The awkward truth, of course, is that one of the primary drivers of the rise of populists like Donald Trump is the way that mainstream politicians have comported themselves, behaved in power and failed to govern on the platforms on which they ran for office. It is unsurprising that William Hague makes no mention of his, because he is a prime example of the kind of politician who pushes voters toward populists.

William Hague built a career and a reputation out of eurosceptic posturing. Yes, those who paid attention a little more closely could discern that Hague’s euroscepticism was not of the same nature or intensity of that of, say, Iain Duncan Smith. But Hague was nonetheless happy to hoover up eurosceptic support by making the right noises against Brussels and in favour of British sovereignty – right up until his stunning betrayal of the Brexit movement.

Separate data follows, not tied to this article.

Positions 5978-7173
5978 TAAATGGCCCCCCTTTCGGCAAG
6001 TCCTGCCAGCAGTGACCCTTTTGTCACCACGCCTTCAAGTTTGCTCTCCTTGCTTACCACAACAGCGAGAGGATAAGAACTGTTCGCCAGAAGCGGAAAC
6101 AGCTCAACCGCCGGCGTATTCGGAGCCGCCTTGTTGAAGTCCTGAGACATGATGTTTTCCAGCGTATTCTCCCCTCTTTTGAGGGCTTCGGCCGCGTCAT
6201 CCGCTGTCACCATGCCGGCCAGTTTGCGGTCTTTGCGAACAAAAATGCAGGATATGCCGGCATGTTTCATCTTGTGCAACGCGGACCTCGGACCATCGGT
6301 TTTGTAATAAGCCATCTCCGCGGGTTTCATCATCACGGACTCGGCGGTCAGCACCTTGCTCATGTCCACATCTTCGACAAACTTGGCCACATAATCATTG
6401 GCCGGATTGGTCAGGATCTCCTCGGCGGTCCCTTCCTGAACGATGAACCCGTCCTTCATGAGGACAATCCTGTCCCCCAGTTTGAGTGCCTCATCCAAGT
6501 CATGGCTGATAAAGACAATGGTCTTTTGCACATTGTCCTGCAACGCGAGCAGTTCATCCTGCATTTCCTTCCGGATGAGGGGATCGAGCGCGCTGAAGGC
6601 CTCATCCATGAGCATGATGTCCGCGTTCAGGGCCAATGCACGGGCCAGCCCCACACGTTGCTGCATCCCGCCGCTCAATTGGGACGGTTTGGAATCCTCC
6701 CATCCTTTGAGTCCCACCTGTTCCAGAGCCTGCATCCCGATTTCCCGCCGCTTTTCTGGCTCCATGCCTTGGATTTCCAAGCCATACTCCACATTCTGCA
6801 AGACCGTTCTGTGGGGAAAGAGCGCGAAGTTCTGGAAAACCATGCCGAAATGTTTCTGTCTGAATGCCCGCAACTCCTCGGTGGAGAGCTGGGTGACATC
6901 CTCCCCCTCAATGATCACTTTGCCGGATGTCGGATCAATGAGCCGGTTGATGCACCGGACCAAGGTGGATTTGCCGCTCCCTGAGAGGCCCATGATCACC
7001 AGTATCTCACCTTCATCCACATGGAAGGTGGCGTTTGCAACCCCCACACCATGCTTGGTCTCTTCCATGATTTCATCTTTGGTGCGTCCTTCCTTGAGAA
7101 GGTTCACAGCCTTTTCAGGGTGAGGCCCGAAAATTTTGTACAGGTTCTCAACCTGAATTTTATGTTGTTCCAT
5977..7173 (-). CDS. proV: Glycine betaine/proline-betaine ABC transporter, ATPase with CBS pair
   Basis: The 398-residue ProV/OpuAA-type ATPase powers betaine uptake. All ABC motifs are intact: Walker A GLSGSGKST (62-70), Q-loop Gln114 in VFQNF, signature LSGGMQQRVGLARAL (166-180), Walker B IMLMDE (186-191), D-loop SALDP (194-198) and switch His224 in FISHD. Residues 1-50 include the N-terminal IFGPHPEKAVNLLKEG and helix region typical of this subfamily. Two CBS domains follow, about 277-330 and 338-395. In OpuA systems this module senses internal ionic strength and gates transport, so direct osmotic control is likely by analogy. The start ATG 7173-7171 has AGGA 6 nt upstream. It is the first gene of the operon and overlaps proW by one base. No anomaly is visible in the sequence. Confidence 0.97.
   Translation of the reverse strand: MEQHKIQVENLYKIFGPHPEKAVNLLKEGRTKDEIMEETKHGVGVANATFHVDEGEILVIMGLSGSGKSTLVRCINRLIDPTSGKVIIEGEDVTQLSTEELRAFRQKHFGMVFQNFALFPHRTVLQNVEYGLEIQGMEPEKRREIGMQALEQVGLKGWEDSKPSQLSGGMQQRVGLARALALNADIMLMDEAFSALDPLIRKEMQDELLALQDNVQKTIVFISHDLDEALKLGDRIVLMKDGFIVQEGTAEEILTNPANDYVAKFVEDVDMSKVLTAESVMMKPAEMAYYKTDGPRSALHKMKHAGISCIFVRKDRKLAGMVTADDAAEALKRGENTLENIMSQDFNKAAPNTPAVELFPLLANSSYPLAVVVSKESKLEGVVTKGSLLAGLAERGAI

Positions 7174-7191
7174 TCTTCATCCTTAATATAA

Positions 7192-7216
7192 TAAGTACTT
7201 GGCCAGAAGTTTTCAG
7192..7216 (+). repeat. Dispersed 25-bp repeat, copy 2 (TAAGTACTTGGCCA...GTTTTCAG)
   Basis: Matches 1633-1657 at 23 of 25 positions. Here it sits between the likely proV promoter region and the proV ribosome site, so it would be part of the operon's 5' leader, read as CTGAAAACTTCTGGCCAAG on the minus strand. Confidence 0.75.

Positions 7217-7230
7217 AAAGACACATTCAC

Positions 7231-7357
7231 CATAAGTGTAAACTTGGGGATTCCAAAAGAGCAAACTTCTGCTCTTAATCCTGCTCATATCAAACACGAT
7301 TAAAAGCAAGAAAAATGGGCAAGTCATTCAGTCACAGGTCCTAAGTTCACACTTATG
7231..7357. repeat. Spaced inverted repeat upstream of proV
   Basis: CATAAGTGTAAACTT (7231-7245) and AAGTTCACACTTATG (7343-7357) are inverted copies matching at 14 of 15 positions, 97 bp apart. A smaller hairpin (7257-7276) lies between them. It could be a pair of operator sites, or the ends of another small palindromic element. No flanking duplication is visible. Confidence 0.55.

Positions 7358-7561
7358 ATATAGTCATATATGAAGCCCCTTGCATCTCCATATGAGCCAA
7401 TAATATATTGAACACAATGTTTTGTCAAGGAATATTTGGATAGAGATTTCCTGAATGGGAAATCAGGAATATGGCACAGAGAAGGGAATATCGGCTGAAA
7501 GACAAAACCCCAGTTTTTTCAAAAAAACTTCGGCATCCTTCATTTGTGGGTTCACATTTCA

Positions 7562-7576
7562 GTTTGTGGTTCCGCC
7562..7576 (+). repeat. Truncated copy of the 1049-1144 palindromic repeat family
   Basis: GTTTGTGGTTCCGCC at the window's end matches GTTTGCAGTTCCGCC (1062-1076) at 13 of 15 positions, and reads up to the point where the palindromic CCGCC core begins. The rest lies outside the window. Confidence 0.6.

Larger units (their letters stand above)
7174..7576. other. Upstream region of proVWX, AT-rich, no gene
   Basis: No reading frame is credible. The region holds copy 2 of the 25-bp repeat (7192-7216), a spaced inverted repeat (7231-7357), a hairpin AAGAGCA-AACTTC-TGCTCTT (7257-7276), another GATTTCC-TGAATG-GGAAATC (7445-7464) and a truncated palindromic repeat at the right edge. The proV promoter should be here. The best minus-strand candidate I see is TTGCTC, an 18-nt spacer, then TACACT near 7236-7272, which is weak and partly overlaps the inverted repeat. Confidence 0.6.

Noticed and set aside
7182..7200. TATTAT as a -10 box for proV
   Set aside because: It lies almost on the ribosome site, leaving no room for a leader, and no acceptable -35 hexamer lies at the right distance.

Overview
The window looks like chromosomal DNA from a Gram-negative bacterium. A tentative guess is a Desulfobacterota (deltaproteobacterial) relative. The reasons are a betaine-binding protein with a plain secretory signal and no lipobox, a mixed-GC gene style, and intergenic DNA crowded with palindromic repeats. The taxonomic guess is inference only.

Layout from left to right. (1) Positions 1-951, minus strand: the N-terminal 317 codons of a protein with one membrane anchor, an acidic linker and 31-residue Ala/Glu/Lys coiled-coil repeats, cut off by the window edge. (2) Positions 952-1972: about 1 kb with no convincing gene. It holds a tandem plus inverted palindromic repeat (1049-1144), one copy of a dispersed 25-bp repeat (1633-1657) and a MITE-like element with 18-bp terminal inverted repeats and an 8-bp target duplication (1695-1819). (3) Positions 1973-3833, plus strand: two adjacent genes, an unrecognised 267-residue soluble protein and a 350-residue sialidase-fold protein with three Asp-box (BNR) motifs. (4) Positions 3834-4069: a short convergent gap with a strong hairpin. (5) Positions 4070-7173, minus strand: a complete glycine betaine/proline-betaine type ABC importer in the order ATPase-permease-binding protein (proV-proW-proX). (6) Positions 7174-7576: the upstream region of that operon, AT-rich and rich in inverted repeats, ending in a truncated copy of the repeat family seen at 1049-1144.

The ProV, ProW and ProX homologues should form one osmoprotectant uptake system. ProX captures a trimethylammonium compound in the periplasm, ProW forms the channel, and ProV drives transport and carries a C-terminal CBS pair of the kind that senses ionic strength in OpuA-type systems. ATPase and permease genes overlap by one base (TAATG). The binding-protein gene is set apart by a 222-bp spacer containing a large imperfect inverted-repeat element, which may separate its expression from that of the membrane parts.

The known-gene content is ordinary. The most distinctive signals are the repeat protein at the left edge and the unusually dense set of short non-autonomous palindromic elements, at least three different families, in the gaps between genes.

Similarly, the establishment Republicans now shunned and held in derision by Trump supporters also have a record of campaigning and posing one way, but acting in quite another. GOP voters have been let down in turn by cynical politicians cosying up to evangelical Christians and promising them the world, but then failing to prevent the enormous recent social changes in America. They have also been let down by the GOP’s brand of faux fiscal conservatism, which preaches the necessity of belt-tightening and cuts but often succeeds only in cutting taxes for higher-earners and exploding budget deficits.